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Things are starting to slow down again. There’s a lot of things I want to post about, but I just cooked and I’m pretty proud of the results, so dinner first!

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2009 went out with a bang.

Above was our final dinner for 2009: split-pea soup, tenderloin steak, broccoli, and tomatoes. I’m no chef. Yet our dinner banter led us to critique the meal as if we were in a restaurant; and oh was it painful. The soup wasn’t smooth — mostly because I got impatient waiting for the peas to completely soften since they’d been on the stove for over an hour. The steak was dry — a rookie mistake to be sure, but in my defense I haven’t cooked steak in a long time. And the broccoli and tomatoes were just an afterthought — the broccoli itself was just steamed and pretty boring, and the tomatoes were raw, again, because of impatience and wanting to eat. Yet if you throw a little parmesan and garnish around, all of it doesn’t look half bad. In conclusion, while this was a totally edible meal, I don’t think I could cut it as a chef.

The wine was a Malbec. We’ve had an interesting relationship with Malbecs. The first time we tried one, it had these wonderful fruity notes of strawberry and raspberry. Ever since then it’s been a search for another Malbec that could do the same. 3 or 4 bottles later and nothing has come close — the one pictured was no different. Uninspiring is a good word for it. It wasn’t bad wine, per say, it just wasn’t anything like our first.

For dessert, a fruit tart. I didn’t arrange the fruit, I just cut and washed everything earlier so that we could put it together, together. This is dessert in its simplest form; a ready-made pie crust, cool-whip, fruit, and a lemon glaze from the New York Times. Unfortunately, cutting the tart proved difficult due to the fact that the crust was pretty cheap and crumbled on us. Regardless, the crumbled mixture of fruit, cool-whip, and graham cracker crust, while not pretty on our individual plates, was tasty.

“Don’t let statistics do a number on you.”

“Cooking is easy. Doing dishes is the hard part.”

Well, Thanksgiving’s tomorrow, here’s what’s on the list of stuff to cook. Can’t go wrong with Alton Brown’s Turkey nor Ina Garten’s stuffing. Best wishes to all those out there in the Blogosphere.

Turkey

For the brine:

  • 1 cup kosher salt
  • 1/2 cup light brown sugar
  • 1 gallon vegetable stock
  • 1 tablespoon black peppercorns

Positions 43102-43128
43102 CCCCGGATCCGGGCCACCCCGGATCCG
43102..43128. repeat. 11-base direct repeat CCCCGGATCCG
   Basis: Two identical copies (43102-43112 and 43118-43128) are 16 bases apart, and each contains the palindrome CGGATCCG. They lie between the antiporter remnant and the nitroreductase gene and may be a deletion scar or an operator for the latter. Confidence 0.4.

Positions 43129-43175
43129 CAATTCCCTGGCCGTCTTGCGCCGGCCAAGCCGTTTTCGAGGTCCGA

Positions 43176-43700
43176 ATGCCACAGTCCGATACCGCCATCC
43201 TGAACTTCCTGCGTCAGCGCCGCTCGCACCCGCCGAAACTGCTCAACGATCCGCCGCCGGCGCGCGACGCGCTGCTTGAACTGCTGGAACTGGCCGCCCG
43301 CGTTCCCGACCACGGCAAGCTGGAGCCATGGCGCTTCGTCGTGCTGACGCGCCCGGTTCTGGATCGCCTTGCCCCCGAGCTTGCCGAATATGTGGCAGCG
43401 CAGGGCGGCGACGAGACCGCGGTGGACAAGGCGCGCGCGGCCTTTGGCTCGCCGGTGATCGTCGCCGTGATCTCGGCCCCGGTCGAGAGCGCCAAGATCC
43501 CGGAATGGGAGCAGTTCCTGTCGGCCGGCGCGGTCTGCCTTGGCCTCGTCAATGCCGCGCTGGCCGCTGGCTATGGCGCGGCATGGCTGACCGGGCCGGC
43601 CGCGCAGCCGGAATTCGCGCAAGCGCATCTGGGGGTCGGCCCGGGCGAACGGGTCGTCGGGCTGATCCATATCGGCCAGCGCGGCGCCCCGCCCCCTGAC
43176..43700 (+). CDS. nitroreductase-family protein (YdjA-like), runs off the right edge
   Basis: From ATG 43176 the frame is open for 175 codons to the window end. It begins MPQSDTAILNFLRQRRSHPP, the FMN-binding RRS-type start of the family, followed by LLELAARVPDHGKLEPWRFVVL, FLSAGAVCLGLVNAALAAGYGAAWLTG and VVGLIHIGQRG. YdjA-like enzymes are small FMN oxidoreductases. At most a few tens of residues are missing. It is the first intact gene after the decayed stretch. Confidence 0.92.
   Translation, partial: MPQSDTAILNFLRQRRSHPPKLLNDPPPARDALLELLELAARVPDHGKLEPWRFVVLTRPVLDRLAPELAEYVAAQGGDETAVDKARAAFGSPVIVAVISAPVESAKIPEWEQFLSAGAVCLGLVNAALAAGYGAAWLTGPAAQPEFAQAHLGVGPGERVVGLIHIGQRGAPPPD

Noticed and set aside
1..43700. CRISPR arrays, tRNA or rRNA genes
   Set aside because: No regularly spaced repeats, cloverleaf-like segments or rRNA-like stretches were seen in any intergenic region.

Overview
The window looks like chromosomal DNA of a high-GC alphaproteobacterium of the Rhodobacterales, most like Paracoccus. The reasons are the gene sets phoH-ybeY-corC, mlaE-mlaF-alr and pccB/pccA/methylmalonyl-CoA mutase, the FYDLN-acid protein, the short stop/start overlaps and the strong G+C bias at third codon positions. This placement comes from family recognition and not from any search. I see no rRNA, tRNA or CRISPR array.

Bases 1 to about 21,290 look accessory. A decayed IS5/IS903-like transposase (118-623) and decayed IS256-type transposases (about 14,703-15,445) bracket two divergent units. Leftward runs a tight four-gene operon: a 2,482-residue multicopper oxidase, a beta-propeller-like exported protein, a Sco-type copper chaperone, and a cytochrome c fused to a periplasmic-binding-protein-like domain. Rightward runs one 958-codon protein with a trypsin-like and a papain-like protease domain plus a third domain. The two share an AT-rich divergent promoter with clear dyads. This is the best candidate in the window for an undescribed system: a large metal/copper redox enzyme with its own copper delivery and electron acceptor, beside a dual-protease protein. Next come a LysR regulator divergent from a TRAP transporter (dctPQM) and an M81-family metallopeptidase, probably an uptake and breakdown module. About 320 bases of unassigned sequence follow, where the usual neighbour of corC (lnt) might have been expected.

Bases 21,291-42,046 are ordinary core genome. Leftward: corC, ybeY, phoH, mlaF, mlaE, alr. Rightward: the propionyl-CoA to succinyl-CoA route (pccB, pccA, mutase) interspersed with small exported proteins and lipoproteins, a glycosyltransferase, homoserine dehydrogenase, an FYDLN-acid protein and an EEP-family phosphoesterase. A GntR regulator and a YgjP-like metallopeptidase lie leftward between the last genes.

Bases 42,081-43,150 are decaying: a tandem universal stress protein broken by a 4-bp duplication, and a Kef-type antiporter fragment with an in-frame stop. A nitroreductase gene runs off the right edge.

• 1 1/2 teaspoons allspice berries
  • 1 1/2 teaspoons chopped candied ginger
  • 1 gallon heavily iced water

For the aromatics:

  • 1 red apple, sliced
  • 1/2 onion, sliced
  • 1 cinnamon stick
  • 1 cup water
  • 4 sprigs rosemary
  • 6 leaves sage
  • Canola oil

Stuffing

  • 16 cups 1-inch bread cubes, white or sourdough (1 1/2 pound loaf)
  • 8 tablespoons (1 stick) unsalted butter
  • 2 cups medium-diced yellow onion (2 onions)
  • 1 cup medium-diced celery (2 stalks)
  • 2 Granny Smith apples, unpeeled, cored and large-diced
  • 2 tablespoons chopped flat-leaf parsley
  • 1 tablespoon kosher salt
  • 1 teaspoon freshly ground black pepper
  • 3/4 pound sweet or spicy Italian sausage, casings removed
  • 1 cup chicken stock
  • 1 cup dried cranberries

Vegetables

  • Green Beans or Asparagus
  • Mushrooms
  • Broccoli
  • Cauliflower
  • Extra Virgin Olive Oil

I read somewhere on the net that you can cook oatmeal pretty easily in a rice cooker. “Great” I thought, “now I have a way to make myself an easy meal while I get ready in the morning.” So I load the rice cooker, carefully paying attention to Mr. Quaker’s directions, and even add a few berries and brown sugar for kicks. The problem? Milk expands when heated. Lesson learned: don’t heat milk unless you watch it (otherwise you’ll have to clean it out of the nooks and crannies of everything), so if you’re going to make oatmeal in a rice cooker, use water instead.

Attempted to make soup last night, but it turned out bland.  One shouldn’t try to make soup without stock, else you’re just boiling vegetables.

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